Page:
🔥🔥🔥 Spirituality In Sports Leadership
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Lessons in LEADERSHIP from Jürgen Klopp
Richard Hutch does not work for, consult, own shares in or receive funding from any company or organisation that would benefit from this article, and has disclosed no relevant affiliations beyond their academic appointment. We all have heard it said that sport is like religion. Such regular and repeated experiences lift athletes and fans alike beyond everyday concerns. Clearly, most team sports elicit a sanctity between the players and their fans. However, there is more to connect sport and religion than transcending daily life.
If we focus less on team sports and more on sport as an individual challenge, personal faith appears on the horizon. Sport is a call to spiritual adventure. Thousands of the faithful will flock to the Australian leg of the Moto Grand Prix on Phillip Island tomorrow, for three days of high-octane racing. Yet the fans will gather to cheer on their favourites and watch some world-class racing. Motorbike riders, like the sprinter and the cross-country runner, the lone mountain climber and the hang glider, are individual athletes. They are not caught up in the collective excitement of team sports that mimic the pomp and ceremony of high religious rites.
The individual faces the possibility of success or failure alone, usually deep within the self. Will I increase my personal best time, runners may ask. If I eventually make it to the top of the mountain, will I be able to return to base camp safely, a climber wonders. In effect, an athlete puts his or her life on the line, at least as a rehearsal of victory and personal renewal and its polar opposite, namely, physical and emotional failure. These represent variations on the all-encompassing theme of human existence writ large: to live and be reborn whilst hurtling inexorably toward death. At these moments, the past only contains the last few curves, the future exists just as far ahead as I can see, and the present consists of me, the motorcycle and the road.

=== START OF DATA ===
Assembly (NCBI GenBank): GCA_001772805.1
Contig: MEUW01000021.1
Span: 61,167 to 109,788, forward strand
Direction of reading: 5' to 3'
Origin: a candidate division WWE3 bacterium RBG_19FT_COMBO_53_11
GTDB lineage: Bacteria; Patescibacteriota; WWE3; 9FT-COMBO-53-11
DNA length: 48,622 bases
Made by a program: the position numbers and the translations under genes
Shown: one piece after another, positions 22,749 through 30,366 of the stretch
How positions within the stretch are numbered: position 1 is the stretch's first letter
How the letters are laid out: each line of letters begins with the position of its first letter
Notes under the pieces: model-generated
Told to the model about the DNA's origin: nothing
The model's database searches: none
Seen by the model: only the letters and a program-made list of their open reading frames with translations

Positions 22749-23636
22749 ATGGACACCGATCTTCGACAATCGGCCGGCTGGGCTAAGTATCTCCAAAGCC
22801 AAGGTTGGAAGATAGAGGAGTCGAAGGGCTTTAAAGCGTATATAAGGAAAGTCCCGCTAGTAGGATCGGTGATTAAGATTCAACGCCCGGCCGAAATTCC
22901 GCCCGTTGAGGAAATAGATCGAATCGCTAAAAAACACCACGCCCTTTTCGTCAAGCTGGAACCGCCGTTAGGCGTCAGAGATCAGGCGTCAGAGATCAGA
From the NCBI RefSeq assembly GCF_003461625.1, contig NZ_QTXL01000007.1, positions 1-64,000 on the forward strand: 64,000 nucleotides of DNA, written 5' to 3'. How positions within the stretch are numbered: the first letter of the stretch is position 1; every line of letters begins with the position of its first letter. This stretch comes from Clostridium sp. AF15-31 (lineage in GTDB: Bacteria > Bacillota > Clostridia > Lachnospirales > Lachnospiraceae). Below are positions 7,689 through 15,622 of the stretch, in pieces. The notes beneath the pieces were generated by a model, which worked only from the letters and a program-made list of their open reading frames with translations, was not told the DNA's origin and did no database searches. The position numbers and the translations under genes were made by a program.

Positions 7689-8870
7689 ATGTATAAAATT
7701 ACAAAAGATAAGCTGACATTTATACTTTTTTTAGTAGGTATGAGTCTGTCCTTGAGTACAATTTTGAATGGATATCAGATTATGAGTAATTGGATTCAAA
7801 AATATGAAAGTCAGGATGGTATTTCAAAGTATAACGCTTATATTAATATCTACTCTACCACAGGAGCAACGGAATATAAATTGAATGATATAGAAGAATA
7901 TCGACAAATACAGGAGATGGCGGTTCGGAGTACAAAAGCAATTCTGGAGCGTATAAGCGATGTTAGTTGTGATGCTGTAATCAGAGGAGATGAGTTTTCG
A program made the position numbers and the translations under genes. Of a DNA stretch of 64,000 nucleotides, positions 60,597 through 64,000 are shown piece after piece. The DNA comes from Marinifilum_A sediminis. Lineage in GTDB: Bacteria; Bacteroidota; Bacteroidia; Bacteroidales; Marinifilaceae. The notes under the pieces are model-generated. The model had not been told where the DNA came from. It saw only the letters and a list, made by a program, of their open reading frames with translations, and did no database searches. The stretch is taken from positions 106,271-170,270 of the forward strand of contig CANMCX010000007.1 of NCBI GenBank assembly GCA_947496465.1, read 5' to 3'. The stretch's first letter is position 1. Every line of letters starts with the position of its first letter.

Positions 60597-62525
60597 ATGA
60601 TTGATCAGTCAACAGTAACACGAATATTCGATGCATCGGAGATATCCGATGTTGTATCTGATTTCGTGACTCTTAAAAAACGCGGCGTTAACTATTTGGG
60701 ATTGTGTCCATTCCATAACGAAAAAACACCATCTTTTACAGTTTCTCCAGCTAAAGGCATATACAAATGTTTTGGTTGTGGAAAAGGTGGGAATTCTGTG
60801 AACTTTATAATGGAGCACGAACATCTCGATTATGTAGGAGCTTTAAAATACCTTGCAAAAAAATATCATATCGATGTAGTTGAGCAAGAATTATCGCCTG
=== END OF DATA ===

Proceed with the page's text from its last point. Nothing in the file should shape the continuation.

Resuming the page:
Sometimes sportspeople confront death in a literal sense. BASE jumper Omer Mei-Dan leaps from fixed structures like tall buildings, with only seconds to safely open his parachute. He said in an interview with the Jewish Telegraphic Agency,. Life is too coherent for it to be chance. It cannot be, for vocation and career are not synonymous. One can occur without the other or long after the other. Vocation is the disposition, where your faculties are ordered. It has to do with your sense of identity; career is the impact of your vocation on your life, and on the world around you. A person may have a supreme vocation and no career at all.